If you talked all day every day you’d say some pretty stupid stuff and, no surprise, the cable talkers are no exceptions. Much of what gets said, in fact, is just barely above gibberish. On his December 10 show, O’Reilly led with an attack on Dick Wolf, the creator of the Law & Order television franchise, for allowing a character on one of his shows to criticize O’Reilly by name. To buttress his rebuttal of Wolf, O’Reilly quotes—who better?—himself. Later in the show, he interviews fellow host Glenn Beck about President Obama’s Peace Prize, which Beck says was given as a sort of affirmative action award.

Beck: I used to believe in a meritocracy. I used to believe you would. . . .

O’Reilly: Earn things?

Beck: You would earn things. I have no problem with the president winning a Nobel Peace Prize.

O’Reilly: No, I agree he didn’t earn it, but so what? It’s Norway. You know? It’s Norway. You know what I’m talking about?

Beck: Well, now that you put it in that context.

O’Reilly: Right. And I love Norway.

Beck: You’re exactly right. Who doesn’t love Norway?

O’Reilly: I love the fjords.

Beck: Sure.

O’Reilly: I’ve been to Oslo.

Beck: I have never.

O’Reilly: Right. I believe I have some Viking blood in me.

Beck: Do you? I think you do.

O’Reilly: OK. So. . . .

Beck: I want him to wear the hat with the horns. Don’t you? Seriously.

O’Reilly: It’s Norway.

Beck: Send him the hat with the horns. He’ll wear it. But [singing] la la la la. [speaking] He’d do it.

O’Reilly: Easy, Mr. Fascination. Calm down.

There’s a loopy self-absorption to this that is peculiar to Fox and that derives from its origin narrative as the network for the unrepresented, for the outsiders. There is a strain of resentment, of put-upon-ness that pervades almost everything Fox puts on the air. Beck, in particular, was born to play this part. He would be Beale. On his own show that night, Beck spent fully two-thirds of his time in an agitated defense of himself against charges few would ever had heard of had he not spent so much time defending them.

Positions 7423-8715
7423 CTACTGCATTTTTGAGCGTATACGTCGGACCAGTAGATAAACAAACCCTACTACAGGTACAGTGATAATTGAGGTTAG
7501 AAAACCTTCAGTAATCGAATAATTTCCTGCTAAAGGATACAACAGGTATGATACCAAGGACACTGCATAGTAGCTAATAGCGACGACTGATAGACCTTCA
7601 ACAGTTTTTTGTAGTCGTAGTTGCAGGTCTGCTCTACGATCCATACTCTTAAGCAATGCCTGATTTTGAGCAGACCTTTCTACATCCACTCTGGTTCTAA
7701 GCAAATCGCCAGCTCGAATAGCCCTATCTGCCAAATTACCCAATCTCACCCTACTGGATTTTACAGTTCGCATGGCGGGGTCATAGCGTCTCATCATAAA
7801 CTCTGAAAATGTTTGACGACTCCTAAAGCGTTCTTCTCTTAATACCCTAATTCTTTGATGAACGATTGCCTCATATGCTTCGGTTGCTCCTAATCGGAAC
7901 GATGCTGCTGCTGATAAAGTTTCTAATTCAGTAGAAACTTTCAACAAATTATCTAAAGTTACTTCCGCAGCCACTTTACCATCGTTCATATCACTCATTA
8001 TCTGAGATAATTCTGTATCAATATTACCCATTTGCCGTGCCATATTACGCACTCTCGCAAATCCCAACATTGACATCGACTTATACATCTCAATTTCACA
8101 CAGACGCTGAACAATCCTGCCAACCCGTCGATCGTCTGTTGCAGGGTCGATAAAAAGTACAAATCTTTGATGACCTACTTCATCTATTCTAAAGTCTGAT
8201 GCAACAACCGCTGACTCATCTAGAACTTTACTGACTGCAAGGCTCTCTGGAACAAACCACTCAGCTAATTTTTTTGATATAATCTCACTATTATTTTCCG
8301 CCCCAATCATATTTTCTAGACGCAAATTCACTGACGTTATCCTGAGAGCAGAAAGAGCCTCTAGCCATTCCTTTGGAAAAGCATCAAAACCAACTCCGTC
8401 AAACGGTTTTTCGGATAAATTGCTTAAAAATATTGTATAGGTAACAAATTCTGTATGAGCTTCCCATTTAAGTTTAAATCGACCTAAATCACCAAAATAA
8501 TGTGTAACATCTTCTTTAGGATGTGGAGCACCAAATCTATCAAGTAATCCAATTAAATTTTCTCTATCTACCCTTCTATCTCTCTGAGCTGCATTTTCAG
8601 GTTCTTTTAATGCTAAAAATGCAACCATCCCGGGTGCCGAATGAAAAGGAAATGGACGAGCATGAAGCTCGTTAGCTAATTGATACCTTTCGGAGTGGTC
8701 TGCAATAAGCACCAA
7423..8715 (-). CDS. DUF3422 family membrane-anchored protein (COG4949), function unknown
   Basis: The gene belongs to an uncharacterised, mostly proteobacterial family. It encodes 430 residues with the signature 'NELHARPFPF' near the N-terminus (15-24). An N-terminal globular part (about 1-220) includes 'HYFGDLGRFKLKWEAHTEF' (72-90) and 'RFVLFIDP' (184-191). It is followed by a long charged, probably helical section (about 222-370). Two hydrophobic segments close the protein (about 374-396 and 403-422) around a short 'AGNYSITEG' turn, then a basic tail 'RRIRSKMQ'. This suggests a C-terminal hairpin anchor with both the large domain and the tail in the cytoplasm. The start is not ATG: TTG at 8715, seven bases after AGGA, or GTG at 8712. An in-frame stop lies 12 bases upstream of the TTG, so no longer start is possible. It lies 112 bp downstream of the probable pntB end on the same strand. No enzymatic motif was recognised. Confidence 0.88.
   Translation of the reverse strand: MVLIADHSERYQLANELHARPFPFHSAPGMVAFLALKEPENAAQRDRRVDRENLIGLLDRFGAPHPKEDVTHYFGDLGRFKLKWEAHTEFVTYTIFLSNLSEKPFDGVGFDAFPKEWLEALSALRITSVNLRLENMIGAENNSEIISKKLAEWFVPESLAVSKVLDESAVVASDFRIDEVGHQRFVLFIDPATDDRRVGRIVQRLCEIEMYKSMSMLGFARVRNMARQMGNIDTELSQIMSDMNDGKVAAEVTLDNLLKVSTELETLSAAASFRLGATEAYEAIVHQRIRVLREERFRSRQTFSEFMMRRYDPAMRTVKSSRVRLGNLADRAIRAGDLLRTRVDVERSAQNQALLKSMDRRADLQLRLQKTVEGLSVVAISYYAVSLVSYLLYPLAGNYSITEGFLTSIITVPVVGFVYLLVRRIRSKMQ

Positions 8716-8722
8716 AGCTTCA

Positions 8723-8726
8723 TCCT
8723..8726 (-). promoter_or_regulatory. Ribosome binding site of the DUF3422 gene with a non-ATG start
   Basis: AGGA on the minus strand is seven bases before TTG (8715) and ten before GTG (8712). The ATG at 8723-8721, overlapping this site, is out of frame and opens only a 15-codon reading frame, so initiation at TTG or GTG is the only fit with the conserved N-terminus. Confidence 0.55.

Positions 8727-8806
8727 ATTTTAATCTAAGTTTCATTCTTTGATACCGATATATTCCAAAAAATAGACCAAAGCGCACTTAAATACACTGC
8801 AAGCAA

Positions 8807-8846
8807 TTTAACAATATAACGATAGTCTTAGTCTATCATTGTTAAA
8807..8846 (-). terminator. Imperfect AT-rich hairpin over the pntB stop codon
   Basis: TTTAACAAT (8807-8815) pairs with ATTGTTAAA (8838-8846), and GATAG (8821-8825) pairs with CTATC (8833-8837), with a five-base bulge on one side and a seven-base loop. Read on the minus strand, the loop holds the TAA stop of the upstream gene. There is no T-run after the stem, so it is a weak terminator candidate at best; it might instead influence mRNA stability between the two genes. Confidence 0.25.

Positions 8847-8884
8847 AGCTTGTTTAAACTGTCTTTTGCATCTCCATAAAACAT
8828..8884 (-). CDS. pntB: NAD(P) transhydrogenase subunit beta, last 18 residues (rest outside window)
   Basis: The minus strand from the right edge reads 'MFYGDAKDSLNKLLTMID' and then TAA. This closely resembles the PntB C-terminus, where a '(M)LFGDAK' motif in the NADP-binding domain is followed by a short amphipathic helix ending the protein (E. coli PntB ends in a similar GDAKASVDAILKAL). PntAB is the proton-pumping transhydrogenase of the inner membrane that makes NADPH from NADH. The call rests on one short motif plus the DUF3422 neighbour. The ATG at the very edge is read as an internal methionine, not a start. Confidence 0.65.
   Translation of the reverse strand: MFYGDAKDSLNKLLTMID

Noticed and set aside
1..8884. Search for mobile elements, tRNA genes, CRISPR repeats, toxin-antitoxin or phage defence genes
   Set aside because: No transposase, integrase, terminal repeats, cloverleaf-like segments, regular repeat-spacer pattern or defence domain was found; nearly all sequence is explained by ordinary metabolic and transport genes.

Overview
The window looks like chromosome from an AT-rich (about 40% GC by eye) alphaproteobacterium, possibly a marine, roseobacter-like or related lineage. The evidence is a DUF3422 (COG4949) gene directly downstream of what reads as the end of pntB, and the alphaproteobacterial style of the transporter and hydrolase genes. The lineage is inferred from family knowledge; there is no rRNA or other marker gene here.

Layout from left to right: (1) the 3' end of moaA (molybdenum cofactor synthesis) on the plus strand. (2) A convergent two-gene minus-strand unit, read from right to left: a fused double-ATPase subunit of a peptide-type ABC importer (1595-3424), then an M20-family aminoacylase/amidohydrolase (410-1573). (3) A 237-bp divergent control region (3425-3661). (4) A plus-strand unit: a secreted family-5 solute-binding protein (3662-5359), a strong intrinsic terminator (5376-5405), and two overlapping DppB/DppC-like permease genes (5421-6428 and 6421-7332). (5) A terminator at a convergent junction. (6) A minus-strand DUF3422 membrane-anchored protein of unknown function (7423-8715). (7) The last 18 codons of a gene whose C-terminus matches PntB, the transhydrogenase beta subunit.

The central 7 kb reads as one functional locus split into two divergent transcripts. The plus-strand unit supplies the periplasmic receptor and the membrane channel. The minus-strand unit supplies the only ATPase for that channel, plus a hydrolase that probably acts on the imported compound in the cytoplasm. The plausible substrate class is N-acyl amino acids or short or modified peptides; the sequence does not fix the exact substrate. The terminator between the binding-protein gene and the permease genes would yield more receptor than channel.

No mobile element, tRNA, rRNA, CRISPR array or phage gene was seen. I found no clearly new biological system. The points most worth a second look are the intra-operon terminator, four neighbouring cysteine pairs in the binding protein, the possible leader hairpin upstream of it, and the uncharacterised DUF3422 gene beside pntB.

No reasonable person would sincerely deny that Fox has a distinct bias favoring Republicans, and conservative Republicans especially. Even Fox used to admit as much. When he started the network, Ailes was straightforward in talking about his desire to redress what he saw as ideological bias in the mainstream media. He wanted to address the same “silent majority” his old boss Richard Nixon had sought to serve. This is nowhere more apparent than in the guests who appear on the network. On the day in question, other than short video clips of news conferences or other public appearances, Fox didn’t put a single Democrat on the air except as a foil for Republican or Fox commentators.

This appears to be politically motivated, but that could be just an artifact—the content seems political but the primary aim is much more likely commercial. Cable news is not literally a broadcast business, but a narrowcast. At any given moment, there are a relative handful of people (in peak hours less than five million and in non-prime hours half that, out of the U.S. population of 320 million) watching all of these networks combined. American Idol, in contrast, routinely draws 30 million. Although cable news is a comparatively small market, it is a small market with a much larger mindshare, mainly because the media are self-reflective, creating a kind of virtual echo chamber. It is also lucrative. Advertisers want exactly the sort of educated, higher-disposable-income audience news programming tends to attract.

Ailes has proven an extraordinarily acute businessman who has, according to an excellent piece by David Carr and Tim Arango in the January 9 New York Times, turned a fledging news operation that barely existed a decade ago into the runaway market leader in cable news and a profit engine that turns out more than $500 million annually for Rupert Murdoch’s global News Corporation.

Ailes’s most valuable insight was that sharp opinions do not necessarily chase an audience away. In fact, they seem to have created one. There is no worry of offending a broad audience, because there is no broad audience to start with anymore.

Terry McDermott spent thirty years at eight newspapers, most recently at the Los Angeles Times, where he reported from more than twenty countries. He is the author of the upcoming The Hunt for KSM: Inside the Pursuit and Takedown of the Real 9/11 Mastermind, Khalid Sheikh Mohammed.